Implementation and User Evaluation of an eHealth Technology Platform Supporting Patients With Cardiovascular Disease in Managing Their Health After a Cardiac Event: Mixed Methods Study

B.E. Bente*, Jobke Wentzel, Celina Schepers, Linda Breeman, Veronica Janssen, Marcel E. Pieterse, Andrea W.M. Evers, Lisette J.E.W.C. van Gemert-Pijnen

*Corresponding author for this work

Research output: Contribution to journalArticleAcademicpeer-review

2 Citations (Scopus)
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Abstract

Background:
eHealth technology can help patients with cardiovascular disease adopt and maintain a healthy lifestyle by supporting self-management and offering guidance, coaching, and tailored information. However, to support patients over time, eHealth needs to blend in with their needs, treatment, and daily lives. Just as needs can differ between patients, needs can change within patients over time. To better adapt technology features to patients’ needs, it is necessary to account for these changes in needs and contexts of use.

Objective:
This study aimed to identify and monitor patients’ needs for support from a web-based health management platform and how these needs change over time. It aimed to answer the following research questions: “How do novice and more advanced users experience an online health management platform?” “What user expectations support or hinder the adoption of an online health management platform, from a user perspective?” and “How does actual usage relate to user experiences and adoption?”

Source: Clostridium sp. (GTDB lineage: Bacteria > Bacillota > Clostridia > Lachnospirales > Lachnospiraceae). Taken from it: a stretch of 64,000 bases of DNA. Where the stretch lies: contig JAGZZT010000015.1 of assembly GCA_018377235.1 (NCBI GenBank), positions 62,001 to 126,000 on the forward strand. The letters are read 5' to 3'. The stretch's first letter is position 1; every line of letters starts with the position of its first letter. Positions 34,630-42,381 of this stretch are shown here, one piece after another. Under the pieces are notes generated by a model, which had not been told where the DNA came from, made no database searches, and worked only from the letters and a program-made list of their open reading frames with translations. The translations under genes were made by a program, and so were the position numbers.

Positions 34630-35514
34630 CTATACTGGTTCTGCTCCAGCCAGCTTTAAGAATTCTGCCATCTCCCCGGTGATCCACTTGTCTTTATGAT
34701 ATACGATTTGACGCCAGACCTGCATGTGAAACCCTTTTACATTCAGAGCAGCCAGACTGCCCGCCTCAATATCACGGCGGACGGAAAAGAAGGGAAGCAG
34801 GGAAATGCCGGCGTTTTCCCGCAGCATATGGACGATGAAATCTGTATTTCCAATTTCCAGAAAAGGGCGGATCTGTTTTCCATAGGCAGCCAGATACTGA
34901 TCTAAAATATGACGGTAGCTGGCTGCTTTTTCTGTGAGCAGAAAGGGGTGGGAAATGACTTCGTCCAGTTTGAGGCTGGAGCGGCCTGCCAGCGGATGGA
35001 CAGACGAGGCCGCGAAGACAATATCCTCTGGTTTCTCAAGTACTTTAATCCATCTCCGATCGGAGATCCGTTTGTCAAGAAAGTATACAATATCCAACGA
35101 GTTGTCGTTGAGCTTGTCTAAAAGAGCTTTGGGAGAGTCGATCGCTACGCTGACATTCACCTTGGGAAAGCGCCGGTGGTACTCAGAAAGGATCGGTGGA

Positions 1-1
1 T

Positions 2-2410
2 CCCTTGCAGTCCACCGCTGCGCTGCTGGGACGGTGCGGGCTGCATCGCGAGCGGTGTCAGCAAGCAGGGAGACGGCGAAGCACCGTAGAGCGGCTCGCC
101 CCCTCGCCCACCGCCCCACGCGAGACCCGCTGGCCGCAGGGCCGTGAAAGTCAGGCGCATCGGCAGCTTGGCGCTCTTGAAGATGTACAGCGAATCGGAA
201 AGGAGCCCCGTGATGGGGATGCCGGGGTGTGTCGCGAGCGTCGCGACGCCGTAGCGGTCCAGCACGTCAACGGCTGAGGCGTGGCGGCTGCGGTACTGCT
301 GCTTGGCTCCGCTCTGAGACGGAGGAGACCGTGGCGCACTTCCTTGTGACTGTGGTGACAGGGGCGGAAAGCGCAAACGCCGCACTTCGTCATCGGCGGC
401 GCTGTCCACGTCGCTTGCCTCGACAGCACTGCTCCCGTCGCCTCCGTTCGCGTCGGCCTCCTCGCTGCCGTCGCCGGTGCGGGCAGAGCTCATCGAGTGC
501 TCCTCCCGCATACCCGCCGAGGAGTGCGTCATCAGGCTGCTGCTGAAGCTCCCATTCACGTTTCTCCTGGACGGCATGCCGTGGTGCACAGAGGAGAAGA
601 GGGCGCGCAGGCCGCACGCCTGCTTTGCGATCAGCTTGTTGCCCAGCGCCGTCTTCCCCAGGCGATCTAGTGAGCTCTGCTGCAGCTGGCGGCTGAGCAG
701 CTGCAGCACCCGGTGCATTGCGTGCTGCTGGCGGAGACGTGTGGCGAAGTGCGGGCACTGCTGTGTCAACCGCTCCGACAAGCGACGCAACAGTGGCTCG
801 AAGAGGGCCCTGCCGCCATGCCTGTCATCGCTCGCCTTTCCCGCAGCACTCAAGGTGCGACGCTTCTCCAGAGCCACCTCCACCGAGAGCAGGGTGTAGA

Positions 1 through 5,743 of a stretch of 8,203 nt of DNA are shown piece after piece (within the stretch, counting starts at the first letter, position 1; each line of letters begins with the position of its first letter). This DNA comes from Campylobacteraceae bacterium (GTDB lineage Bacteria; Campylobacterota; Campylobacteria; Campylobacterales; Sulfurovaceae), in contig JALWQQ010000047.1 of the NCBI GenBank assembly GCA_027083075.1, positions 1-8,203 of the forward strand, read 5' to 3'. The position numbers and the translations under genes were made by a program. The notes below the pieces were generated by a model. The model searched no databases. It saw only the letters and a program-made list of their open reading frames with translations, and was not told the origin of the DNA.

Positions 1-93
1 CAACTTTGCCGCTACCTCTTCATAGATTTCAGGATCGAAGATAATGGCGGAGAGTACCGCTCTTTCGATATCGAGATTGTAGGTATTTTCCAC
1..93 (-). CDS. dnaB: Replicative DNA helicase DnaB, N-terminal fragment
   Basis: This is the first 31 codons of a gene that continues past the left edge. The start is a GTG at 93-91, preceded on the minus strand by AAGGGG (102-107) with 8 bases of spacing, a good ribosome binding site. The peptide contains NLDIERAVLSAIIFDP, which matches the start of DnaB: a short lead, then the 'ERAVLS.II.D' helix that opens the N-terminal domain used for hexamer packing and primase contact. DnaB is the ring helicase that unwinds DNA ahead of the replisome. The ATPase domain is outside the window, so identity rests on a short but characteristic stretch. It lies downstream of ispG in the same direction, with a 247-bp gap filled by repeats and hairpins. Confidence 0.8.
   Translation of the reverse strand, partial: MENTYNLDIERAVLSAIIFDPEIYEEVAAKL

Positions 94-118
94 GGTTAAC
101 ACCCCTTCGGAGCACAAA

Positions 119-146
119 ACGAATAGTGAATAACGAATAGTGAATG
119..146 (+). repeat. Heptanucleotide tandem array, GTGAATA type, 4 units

Methods:
A mixed methods design was adopted. The first method involved 2 rounds of usability testing, followed by interviews, with 10 patients at 0 months (round 1) and 12 patients at 6 months (round 2). In the second method, log data were collected to describe the actual platform use.

Results:
After starting cardiac rehabilitation, the platform was used frequently. The patients mentioned that they need to have an incentive, set goals, self-monitor their health data, and feel empowered by the platform. However, soon after the rehabilitation program stopped, use of the platform declined or patients even quit because of the lack of continued tailored or personalized advice. The reward system motivated them to log data, but most participants indicated that being healthy should be the main focus, not receiving gifts. A web-based platform is flexible, accessible, and does not have any obligations; however, it should be implemented as an addition to regular care.

Conclusions:
Although use of the platform declined in the longer term, patients quitting the technology did not directly indicate that the technology was not functioning well or that patients no longer focused on achieving their values. The key to success should not be user adherence to a platform but adherence to healthy lifestyle habits. Therefore, the implementation of eHealth should include the transition to a stage where patients might no longer need support from a technology platform to be independently and sustainably adherent to their healthy lifestyle habits. This emphasizes the importance of conducting multi-iterative evaluations to continuously monitor whether and how patients’ needs and contexts of use change over time. Future research should focus on how this transition can be identified and monitored and how these insights can inform the design and implementation of the technology.
Original languageEnglish
Article numbere43781
Number of pages16
JournalJMIR Cardio
Volume7
DOIs
Publication statusPublished - 24 Mar 2023

Keywords

  • Patient needs
  • health behaviour
  • lifestyle support
  • user-centered design
  • implementation
  • evaluation
  • cardiovascular disease
  • app
  • web-based platform
  • intervention

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